Gillian Eby’s physical play got her in foul trouble in high school lacrosse. It’s helped her thrive at Navy.

Navy's Gillian Eby defends during a game against Army West Point in 2019.
Navy's Gillian Eby defends during a game against Army West Point in 2019. (Phil Hoffmann)

The way Mac Ford sees it, Gillian Eby was simply a bit too advanced for her age.

When Ford, the varsity girls lacrosse coach at Notre Dame Prep in Towson, met Eby as a sophomore, the midfielder-attacker was a relentless, whirling dervish who used her physicality to outmuscle opponents for the ball.


That playing style, however, did not jibe well at the high school level, where the slightest contact was liable to draw a foul.

“She was so aggressive on the field that she would routinely get multiple yellow cards per game,” Ford recalled, chuckling. “So we had to pull her back a little bit. We had to tell her, ‘If you get one yellow card, we have to pull you out of the game.’ … I always knew she was going to be a great college player because of the rules and physicality of the college game. She was just a little bit ahead of herself in high school because she was so physical, and we just had to pull her back a little bit, which is tough to do.”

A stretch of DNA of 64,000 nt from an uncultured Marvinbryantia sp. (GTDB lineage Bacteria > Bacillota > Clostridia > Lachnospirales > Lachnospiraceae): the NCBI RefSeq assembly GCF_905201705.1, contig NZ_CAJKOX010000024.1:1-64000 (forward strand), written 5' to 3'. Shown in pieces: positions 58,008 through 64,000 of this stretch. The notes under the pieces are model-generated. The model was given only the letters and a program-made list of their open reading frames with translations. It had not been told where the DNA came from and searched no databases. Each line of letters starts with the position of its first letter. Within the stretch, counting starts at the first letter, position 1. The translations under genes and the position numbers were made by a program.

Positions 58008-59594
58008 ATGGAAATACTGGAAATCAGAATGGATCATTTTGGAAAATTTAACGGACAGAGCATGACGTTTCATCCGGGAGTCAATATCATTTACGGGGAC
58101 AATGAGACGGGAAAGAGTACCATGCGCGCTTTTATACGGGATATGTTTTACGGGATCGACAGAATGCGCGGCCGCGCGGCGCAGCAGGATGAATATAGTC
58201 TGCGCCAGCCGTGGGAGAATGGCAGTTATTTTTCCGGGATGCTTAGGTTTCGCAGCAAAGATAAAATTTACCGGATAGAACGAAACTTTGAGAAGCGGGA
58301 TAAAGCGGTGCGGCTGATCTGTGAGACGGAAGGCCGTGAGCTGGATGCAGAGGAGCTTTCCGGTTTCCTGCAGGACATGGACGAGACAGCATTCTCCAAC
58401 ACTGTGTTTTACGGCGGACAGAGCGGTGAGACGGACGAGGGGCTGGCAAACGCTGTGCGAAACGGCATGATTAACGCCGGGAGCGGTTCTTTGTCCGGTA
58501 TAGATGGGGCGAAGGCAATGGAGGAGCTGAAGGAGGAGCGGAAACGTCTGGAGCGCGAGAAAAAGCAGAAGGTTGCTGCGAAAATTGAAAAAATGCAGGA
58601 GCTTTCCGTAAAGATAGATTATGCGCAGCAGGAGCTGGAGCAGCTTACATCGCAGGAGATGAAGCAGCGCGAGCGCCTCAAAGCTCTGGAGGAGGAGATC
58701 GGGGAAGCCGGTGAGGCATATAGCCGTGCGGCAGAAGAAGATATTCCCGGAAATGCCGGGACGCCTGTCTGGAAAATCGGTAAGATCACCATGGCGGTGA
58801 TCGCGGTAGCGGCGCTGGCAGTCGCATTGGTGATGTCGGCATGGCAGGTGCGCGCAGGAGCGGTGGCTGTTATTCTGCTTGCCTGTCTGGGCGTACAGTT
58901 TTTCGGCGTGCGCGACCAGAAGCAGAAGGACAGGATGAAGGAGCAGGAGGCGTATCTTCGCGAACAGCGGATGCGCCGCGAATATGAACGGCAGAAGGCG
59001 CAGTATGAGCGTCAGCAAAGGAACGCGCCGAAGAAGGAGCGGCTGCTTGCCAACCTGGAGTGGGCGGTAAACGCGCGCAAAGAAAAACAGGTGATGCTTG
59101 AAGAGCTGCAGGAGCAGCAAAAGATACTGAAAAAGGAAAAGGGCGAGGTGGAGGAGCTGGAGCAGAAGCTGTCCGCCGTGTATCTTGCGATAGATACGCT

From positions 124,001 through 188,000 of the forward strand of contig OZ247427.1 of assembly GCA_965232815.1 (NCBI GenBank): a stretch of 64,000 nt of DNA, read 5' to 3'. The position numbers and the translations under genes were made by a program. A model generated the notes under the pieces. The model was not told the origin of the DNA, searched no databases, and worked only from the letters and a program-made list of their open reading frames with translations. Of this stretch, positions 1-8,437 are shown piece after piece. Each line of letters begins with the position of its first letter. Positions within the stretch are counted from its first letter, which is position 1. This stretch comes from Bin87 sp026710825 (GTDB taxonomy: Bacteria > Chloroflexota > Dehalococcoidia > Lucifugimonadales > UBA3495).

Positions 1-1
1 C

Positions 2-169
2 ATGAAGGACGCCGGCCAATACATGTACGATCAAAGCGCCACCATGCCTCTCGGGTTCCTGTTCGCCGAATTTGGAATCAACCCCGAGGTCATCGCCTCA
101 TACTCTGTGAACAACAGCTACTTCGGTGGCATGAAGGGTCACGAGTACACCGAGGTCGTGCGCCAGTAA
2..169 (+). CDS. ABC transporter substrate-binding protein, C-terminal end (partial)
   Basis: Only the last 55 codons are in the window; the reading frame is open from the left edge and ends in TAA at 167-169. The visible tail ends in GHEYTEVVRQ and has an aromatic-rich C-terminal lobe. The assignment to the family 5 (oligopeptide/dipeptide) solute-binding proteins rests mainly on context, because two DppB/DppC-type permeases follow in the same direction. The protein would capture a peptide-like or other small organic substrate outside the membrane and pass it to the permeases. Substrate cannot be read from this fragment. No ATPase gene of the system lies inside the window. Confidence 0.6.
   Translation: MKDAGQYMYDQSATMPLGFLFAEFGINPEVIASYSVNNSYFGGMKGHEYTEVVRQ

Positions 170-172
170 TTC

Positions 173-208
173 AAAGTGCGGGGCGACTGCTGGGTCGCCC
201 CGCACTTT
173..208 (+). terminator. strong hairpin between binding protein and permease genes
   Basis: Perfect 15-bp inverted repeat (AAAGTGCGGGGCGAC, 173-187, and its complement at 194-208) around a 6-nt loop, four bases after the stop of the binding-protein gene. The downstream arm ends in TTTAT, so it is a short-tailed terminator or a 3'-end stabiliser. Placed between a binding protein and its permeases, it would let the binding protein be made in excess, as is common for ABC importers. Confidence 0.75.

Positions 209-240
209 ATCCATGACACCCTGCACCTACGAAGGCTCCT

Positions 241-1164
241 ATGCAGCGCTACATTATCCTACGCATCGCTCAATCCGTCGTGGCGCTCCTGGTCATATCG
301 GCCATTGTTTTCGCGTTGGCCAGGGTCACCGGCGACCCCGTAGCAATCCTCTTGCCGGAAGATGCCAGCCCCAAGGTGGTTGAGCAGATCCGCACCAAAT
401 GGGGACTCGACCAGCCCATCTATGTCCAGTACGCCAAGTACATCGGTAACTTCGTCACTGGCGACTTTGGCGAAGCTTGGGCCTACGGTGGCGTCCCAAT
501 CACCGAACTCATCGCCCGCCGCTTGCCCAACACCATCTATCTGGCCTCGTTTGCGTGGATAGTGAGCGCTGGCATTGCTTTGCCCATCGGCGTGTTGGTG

Eby (pronounced EE-bee), a Towson resident who has shortened her first name to Gil (pronounced Jill), called her sophomore season “an interesting year.”

“I remember it got to the point where my mom was like, ‘I will get you Chipotle after the game if you do not get a yellow card,’” she said. “It was really funny. Frustrating, but looking back now, it was funny.”

Eby’s tenacity and combativeness have suited her well as a member of the Navy women’s lacrosse program, where as a starting defender as a sophomore, she ranks second on the team in caused turnovers (five) and ground balls (six). The No. 13 Midshipmen (2-1) will welcome Villanova (1-1) to Navy-Marine Corps Memorial Stadium in Annapolis on Saturday at noon.

Eby — who finished with 72 goals, 12 assists and 75 draw controls in three years with the Blazers — was recruited as a midfielder, but Navy coach Cindy Timchal said the idea of shifting Eby to defense took root in the fall of 2018.


“We really needed some help on the defensive end, and she certainly has pure athleticism and speed,” she said. “Combine that with the ability to carry through the midfield and join in on the attack, she’s really grown into being our top-line defender. We always look to sprinkle her into the midfield. She’s a big midfield connector from the defensive end to the midfield.”

Navy's Gillian Eby defends during a game against Lehigh in 2019.
Navy's Gillian Eby defends during a game against Lehigh in 2019. (Phil Hoffmann)

Eby said she suspected she might be a candidate when Timchal surveyed several midfielders, inquiring if they had experience playing basketball — a sport that emphasizes footwork, a wide stance and a squat-like positioning on defense that lacrosse does.

And playing defense runs in the family. Older sister Genevieve was a defender at New Hampshire, and older brother Sam was a short-stick defensive midfielder for one season with the Midshipmen.

Asked if she preferred remaining on offense, Eby said, “I just wanted to get on the field. I just would do anything to get on the field and play. If Cindy asked me to do anything, I would do it.”